- When a user manually downloads and installs the updates from Microsoft update, an operating system upgrade could occur. This has been the case in several organizations where an OS upgrade occurred just because the user wanted newer version of operating system. After the upgrade, some applications may not work properly and some settings may change. Overall, it’s a big challenge for system admins to roll back the operating system. To prevent such things, you can restrict users checking updates from Microsoft.
- Allowing users to manually check for updates from Microsoft update defeats the purpose of having WSUS, Configuration Manager in the setup. When you have invested money in a tool that deploys updates to your domain computers, it’s of no use when users download the updates directly from Microsoft update.
The below screenshot is from a computer that is just joined to the AD domain and managed by Configuration Manager.
Notice that check for updates button is active and enabled. In addition, there is a cumulative update available for installation.
If the user clicks download and install, the quality update will download from Microsoft update and install on the computer.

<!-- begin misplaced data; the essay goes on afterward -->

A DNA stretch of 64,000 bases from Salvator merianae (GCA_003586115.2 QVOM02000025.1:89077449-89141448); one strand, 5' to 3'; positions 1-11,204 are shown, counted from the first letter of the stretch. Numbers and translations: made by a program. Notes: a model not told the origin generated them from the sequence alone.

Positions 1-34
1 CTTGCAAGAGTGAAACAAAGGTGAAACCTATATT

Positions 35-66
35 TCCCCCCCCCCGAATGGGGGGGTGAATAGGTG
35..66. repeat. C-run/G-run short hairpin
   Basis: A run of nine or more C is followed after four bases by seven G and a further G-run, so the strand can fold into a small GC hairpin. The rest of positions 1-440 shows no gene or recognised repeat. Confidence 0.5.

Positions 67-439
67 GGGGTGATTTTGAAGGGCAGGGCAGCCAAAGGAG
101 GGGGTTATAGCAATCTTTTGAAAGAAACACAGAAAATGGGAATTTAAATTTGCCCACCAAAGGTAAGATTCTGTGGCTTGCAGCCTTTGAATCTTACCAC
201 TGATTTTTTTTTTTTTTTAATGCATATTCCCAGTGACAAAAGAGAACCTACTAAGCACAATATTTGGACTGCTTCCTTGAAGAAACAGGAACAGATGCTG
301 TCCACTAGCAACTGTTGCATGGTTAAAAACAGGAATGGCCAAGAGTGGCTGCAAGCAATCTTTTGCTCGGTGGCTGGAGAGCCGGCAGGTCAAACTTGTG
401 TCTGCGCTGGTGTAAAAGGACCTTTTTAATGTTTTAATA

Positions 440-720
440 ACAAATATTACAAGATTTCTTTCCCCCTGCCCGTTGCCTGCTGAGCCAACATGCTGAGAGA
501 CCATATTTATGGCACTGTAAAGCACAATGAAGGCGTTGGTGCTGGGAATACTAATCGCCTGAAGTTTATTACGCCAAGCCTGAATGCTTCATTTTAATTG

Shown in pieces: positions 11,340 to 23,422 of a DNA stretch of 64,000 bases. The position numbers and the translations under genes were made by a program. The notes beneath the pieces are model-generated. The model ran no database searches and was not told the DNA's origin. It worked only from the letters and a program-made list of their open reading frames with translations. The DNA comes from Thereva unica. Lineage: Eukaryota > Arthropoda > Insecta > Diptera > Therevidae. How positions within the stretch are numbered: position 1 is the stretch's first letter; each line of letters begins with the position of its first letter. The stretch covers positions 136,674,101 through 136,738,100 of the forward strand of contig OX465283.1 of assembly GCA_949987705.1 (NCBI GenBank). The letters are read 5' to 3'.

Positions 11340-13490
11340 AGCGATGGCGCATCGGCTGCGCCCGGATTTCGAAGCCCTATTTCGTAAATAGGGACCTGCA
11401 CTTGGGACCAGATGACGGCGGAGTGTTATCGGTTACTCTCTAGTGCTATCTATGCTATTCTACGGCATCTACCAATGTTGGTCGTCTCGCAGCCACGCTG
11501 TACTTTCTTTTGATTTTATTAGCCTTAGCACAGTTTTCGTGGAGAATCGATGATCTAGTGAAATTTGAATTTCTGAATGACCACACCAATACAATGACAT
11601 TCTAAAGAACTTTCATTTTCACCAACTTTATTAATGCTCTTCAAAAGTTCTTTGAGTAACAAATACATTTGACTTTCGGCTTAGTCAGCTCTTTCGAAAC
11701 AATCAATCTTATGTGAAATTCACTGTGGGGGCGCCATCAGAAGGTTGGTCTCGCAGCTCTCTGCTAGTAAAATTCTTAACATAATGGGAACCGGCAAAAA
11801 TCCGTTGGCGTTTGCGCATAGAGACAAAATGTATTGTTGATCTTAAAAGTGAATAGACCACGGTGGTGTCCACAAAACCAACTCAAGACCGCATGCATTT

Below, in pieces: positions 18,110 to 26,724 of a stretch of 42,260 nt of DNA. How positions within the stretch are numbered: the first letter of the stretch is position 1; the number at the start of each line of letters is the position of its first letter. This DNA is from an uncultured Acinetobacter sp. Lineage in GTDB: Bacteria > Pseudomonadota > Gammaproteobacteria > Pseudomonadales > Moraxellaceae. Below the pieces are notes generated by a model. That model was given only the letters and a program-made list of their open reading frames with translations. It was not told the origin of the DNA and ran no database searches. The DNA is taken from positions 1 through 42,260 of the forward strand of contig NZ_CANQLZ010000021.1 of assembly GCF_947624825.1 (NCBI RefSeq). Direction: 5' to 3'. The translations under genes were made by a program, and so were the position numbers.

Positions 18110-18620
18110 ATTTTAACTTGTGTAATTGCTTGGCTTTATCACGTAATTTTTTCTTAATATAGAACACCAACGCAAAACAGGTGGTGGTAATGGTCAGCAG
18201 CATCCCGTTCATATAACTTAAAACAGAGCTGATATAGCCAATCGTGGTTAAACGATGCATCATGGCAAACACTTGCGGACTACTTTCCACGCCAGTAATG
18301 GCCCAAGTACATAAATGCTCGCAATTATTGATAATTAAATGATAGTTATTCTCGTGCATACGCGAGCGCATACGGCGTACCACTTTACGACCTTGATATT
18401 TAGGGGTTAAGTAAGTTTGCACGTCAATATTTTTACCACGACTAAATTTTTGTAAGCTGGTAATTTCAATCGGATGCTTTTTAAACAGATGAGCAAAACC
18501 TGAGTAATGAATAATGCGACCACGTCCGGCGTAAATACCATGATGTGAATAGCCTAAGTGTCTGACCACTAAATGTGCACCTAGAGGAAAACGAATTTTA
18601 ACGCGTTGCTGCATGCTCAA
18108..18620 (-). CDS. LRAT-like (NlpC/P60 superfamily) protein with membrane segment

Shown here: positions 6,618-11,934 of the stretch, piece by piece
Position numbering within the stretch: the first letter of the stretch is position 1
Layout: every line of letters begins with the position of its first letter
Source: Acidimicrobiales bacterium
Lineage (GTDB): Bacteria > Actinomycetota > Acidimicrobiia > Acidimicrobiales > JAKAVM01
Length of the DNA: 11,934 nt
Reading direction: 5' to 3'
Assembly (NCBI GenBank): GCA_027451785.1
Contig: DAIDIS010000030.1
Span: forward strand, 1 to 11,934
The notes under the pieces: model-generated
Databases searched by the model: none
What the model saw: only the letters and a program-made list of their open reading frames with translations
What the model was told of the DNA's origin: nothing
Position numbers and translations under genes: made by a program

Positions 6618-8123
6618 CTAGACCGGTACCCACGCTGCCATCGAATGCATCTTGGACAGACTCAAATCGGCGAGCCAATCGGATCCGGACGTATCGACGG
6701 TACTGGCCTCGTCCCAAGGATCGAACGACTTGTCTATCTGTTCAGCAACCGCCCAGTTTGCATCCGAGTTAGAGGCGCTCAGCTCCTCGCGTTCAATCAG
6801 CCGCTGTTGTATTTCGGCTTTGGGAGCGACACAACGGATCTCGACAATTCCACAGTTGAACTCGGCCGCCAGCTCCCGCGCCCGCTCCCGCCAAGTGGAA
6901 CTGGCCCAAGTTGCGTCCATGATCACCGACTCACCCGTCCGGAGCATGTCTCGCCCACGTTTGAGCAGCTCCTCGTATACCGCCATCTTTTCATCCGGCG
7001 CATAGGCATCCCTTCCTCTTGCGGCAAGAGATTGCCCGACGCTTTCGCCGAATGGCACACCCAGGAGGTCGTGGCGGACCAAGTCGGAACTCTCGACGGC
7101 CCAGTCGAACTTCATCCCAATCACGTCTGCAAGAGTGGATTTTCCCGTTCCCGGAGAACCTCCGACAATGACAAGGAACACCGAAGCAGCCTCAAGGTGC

The user may think that the computer requires that optional update whereas it clearly states that it’s an optional quality update.
Now, do you see a reason why you must disable check for updates on domain computers?
Therefore, in most organizations, a group policy is deployed to the client computers to disable check online for updates from Microsoft update site.
Thankfully, with “Remove access to use all Windows Update features” GPO setting, administrators can disable the “Check for updates” option for users.
The group policy setting essentially blocks the access to Windows update. If you enable this policy setting, user access to Windows Update scan, download and install is removed.
Any background update scans, downloads and installations will continue to work as configured.
How To Disable Check for Updates using Group Policy